Book Critique -
Daughters of the Light
Chris Phillips
I am a veteran editor for friends and family as well as most of my employment positions. I make books out of my friends' writing as well as help them to smooth out what they say, how they say it and hopefully get the best expressions. I have been doing this for 20+ years. I often find myself reading a book and correcting problems I see even after the works have been professional published from big name publishers.  
By Chris Phillips
Published on 04/19/2010
Nua and her Grandfather search for the Light while all around them gathers foes and enemies disguised as friends and leaders. Divine intervention is possible and comes when needed most.

An Allegory of Divine intervention and Human connectio

Daughters of the Light by Bobby Simmons ISBN 978-0-9788389-8-0

Review by Chris Phillips

Simmons has written a modern day allegory. There is a place for divine intervention in every day life. Nua encounters the loss, the tragedy and yet the uplifting life of a blessed person. As in all allegories there is good and there is evil that masquerades as good.

Written as the story of the life of Nua, the book follows her trials and tribulations, but contrasts well with her victories interspersed. Levitus, her paternal grandparent, raises her from a young age due to her parents’ deaths. There is obvious divine intervention in Nua’s and Levitus’ lives, even when evil seems to prevail on all sides.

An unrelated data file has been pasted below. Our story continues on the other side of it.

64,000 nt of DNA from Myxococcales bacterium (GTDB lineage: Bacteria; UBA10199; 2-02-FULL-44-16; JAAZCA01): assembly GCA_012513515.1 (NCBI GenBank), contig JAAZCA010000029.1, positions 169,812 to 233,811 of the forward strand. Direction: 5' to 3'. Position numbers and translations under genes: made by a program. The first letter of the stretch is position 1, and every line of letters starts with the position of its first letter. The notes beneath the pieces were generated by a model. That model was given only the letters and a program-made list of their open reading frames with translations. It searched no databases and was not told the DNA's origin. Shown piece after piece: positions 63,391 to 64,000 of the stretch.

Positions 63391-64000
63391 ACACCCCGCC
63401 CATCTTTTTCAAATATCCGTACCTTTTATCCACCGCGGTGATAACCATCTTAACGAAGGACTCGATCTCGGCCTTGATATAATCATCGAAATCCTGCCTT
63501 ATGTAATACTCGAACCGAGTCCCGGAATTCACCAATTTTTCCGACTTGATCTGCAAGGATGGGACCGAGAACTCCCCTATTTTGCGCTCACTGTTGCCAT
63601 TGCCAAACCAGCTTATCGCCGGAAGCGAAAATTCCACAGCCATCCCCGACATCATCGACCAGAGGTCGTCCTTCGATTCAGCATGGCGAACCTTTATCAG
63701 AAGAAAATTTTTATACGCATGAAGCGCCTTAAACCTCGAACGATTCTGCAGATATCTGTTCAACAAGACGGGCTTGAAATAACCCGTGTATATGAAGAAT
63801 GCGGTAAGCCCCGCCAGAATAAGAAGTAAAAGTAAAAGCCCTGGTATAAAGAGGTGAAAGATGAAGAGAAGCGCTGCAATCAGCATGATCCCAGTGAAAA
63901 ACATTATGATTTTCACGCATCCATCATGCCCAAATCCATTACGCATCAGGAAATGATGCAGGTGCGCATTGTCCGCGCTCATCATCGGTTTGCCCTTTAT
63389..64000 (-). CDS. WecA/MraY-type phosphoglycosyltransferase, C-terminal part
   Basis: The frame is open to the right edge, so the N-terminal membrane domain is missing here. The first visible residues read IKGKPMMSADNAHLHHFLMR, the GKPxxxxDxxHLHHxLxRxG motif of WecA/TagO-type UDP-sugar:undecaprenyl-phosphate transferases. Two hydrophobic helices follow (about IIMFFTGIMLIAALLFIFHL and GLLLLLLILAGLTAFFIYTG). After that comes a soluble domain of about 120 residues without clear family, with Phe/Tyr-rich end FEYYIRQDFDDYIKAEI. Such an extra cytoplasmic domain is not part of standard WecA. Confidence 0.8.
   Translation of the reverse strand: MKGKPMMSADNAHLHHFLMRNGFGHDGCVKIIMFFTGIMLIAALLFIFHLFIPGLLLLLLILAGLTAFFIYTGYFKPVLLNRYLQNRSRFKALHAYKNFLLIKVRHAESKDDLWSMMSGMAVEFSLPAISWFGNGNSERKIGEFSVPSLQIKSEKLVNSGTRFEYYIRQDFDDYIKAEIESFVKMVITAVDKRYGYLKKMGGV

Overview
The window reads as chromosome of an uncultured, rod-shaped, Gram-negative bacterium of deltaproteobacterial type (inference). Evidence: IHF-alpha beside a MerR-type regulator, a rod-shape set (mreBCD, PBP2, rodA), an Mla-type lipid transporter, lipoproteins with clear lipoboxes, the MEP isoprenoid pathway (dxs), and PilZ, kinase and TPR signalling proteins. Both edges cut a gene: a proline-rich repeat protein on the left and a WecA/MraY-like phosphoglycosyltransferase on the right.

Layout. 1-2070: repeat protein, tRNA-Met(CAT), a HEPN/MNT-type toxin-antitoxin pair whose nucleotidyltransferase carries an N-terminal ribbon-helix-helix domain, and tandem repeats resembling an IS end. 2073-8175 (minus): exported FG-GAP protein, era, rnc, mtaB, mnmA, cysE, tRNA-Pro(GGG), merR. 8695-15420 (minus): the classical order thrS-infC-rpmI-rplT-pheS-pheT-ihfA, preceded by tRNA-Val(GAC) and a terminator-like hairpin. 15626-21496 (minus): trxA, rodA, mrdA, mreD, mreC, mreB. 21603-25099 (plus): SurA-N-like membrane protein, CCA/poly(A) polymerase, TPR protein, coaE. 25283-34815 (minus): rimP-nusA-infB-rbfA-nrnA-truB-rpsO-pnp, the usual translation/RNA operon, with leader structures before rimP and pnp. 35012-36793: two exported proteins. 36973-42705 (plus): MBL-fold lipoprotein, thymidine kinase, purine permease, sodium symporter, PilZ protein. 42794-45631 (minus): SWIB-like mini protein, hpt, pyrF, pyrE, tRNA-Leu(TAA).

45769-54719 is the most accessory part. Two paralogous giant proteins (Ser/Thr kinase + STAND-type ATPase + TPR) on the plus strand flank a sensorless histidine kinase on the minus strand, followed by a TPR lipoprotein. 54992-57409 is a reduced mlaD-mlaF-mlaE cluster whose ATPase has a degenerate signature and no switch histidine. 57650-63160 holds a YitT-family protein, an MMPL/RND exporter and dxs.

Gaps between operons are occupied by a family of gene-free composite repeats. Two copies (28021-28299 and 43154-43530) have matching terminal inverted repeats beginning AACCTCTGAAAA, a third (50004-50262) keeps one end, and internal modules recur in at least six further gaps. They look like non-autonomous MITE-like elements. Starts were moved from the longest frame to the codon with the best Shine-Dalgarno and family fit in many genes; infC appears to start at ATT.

Through the events are epistles, written in the style of a formal protocol, similar in form and style to the epistles in the New Testament. There are many examples of parallels between Biblical type illustrations while maintaining a Christian viewpoint without specifically aligning with any denomination or main stream religion. All of this is accomplished without being preachy or overbearing.

Simmons would benefit from a writing coach finishing his tale. The ending left this reviewer with a desire to understand better the lessons Simmons is striving to teach. There were quoted praises for the work but this reviewer felt that they left some important conclusions unexpressed.

Simmons needs an editor to distinguish between thoughts, dialog and narrative. This makes for difficulty following the action in the book. The plot is not consistent and the ending is anti-climatic.

Primarily personal friends and family of Rev. Simmons would enjoy the book. All others should seek entertainment elsewhere.

Published by Center for Self-Actualization, 2008. ( ($10.00 USD SRP/Amazon $00.00 USD) Reviewer received book from the author.